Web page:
Lockheed Martin accounts for this by considering its cyber kill chain as circular, not linear. However, we believe that lateral movement and pivoting deserves a stage of its own, and we have proposed alternate versions of the cyber kill chain that remove the second stage, ‘weaponisation’, and replaced it with a new stage specifically for lateral movement and pivoting.

For those defending systems and data, understanding the cyber kill chain can help identify the differing and varying defences you need in place. While attackers are constantly evolving their methods, their approach always consists of these general stages. The closer to the start of the cyber kill chain an attack can be stopped the better, so a good understanding of adversaries and their tools and tactics will help to build more effective defences.

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Endpoint defences can break the cyber kill chain

Cyber criminals look for the weakest point of entry to attack a corporate network. This is often through endpoint devices including laptops, tablets and phones, or other IoT and wireless devices. With the massive shift to working from home due to Covid-19, traditional corporate network security can’t protect users outside its perimeter. This means that your security strategy needs to strengthen defences on home workers’ endpoints.

Endpoint protection (EPP) can detect and prevent many stages of the cyber kill chain, completely preventing most threats or allowing you to remediate the most sophisticated ones in later stages. Endpoint protection should include multiple layers of malware detection, host firewalling and intrusion detection services, exploit detection and prevention capability, endpoint detection and response, web and email security capabilities, URL or IP/Domain filtering, patch management.

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Let’s look at how these security layers help with some cyber kill chain stages:

  • Delivery – Good EPP solutions apply many types of web or email malware detection, but looking only for known threats won’t protect against new variants or unknown attacks. So, it is important to combine traditional techniques such as signature-based analysis, heuristics and contextual detections with more proactive automatic detection techniques like behavioural analysis and classification using big data and machine learning, combined with a zero-trust model, which ensures any unclassified file or process will not run.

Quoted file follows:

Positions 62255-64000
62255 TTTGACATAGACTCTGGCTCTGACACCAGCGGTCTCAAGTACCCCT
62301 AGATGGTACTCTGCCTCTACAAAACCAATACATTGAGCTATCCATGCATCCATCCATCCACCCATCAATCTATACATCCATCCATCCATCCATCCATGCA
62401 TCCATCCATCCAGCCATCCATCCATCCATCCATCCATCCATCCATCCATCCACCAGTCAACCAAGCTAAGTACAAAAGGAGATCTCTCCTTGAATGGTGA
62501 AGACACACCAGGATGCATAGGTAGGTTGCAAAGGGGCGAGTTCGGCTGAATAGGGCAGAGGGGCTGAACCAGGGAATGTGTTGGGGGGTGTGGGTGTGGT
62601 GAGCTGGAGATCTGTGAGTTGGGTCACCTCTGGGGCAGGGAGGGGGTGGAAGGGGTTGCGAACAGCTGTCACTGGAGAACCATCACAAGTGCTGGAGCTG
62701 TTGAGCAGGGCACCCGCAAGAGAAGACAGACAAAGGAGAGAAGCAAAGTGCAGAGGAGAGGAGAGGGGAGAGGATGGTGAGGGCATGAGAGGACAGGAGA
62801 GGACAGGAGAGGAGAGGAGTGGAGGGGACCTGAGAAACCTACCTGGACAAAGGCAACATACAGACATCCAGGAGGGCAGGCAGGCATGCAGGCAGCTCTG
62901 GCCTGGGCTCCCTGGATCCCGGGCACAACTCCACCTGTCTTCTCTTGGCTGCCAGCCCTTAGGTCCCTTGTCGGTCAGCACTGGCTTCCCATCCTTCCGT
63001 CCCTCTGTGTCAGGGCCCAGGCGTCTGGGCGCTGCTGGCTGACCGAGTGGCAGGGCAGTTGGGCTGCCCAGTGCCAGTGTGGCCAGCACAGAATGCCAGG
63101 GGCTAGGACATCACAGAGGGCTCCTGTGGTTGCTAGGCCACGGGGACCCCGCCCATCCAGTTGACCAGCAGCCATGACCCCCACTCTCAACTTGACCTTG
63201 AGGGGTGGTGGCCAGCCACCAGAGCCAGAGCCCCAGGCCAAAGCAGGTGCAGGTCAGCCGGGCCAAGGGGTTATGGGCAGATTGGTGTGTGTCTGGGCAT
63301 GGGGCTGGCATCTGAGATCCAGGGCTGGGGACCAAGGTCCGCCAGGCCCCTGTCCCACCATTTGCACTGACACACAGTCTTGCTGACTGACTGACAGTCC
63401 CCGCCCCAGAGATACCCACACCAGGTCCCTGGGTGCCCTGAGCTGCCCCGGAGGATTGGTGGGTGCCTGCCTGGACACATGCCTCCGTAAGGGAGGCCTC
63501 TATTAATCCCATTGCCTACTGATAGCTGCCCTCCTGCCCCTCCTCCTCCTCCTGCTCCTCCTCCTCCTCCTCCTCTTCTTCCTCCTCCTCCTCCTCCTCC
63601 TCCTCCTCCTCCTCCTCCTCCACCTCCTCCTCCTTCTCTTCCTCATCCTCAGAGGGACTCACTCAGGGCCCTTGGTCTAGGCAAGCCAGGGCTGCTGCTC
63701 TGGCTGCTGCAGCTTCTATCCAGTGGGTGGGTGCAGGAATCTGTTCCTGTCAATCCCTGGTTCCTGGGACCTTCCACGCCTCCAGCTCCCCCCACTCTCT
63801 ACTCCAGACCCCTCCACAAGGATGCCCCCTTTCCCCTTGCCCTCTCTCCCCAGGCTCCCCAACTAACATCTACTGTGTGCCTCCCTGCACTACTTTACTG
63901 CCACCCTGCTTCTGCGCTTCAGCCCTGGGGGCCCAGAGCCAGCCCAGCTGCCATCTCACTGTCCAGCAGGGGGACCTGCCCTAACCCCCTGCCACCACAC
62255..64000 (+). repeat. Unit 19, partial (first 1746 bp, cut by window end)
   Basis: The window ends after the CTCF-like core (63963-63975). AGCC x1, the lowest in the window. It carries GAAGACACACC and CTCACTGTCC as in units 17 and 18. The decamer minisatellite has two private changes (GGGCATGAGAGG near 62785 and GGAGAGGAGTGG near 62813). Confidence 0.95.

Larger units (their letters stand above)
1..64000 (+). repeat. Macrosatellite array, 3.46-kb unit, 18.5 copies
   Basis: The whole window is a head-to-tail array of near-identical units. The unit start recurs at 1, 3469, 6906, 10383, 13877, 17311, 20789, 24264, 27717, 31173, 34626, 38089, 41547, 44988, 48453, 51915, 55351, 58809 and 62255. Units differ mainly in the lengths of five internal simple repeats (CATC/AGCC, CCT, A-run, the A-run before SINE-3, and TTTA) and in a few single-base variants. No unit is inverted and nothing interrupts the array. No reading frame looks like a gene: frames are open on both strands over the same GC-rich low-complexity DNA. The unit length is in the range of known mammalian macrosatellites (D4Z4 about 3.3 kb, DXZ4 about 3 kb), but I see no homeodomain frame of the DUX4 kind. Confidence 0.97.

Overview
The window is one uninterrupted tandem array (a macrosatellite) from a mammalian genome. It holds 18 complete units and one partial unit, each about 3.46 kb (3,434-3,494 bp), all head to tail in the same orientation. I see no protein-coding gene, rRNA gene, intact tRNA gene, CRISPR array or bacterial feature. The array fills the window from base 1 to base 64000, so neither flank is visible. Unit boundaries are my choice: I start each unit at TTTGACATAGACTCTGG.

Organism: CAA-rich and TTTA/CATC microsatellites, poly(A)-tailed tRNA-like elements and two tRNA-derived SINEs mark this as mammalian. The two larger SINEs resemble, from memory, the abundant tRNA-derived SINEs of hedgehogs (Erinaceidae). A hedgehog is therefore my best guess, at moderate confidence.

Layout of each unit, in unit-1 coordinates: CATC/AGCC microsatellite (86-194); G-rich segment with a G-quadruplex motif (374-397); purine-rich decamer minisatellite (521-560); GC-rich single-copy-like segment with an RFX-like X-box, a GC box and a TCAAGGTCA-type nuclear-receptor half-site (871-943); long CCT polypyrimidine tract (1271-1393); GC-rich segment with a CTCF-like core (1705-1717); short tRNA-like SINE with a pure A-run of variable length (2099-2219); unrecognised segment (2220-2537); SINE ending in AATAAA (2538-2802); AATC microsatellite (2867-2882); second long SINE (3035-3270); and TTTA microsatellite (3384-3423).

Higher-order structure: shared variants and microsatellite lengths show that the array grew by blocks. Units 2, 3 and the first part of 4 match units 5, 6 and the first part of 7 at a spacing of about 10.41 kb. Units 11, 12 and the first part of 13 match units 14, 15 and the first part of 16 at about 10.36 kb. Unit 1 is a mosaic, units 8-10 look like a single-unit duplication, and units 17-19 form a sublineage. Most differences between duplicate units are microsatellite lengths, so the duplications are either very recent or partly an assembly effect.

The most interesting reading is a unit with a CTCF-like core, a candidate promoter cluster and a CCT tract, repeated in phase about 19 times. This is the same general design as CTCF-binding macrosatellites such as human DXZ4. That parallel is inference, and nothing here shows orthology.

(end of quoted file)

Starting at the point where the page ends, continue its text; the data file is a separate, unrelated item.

• Exploitation – Anti-exploit technologies can monitor endpoint memory for common exploit techniques that attackers use to trigger and leverage software flaws.
  • Installation – As malware installs, or malicious stagers or droppers try to fetch additional malicious files, your layers of malware prevention can identify various indicators to prevent installation. EDR (Endpoint Detection and Response) functionality is designed to detect signs of malicious endpoint activity.
  • Command and Control – Some EPP suites can monitor network traffic looking for indicators of ‘badness’. Whether part of the firewall, IDS, EDR, or URL, IP, or domain filtering, these EPP services can detect and often block Command and Control communications.
  • Actions on Target – Good EDR solutions can identify when an endpoint does get infected and help remediate it by continuously monitoring activity such as identifying files being run, including their context of execution, which users ran which command or application and which data files were accessed. In short, it can identify malware running on an endpoint.

To mitigate and remediate a threat, EPP can block unknown application execution until it is validated by blocking any suspicious activity; quarantining malware; killing a compromised process – or even by completely shutting the system down.

The kill chain teaches us that while adversaries must completely progress through all phases for success, we just need to stop the chain at any step to break it. Attackers can often access the most valuable assets of an organisation via endpoints from home. Therefore, stopping adversaries at the endpoint drastically reduces the likelihood of success of any cyber attack.

Written by Corey Nachreiner, CTO of WatchGuard Technologies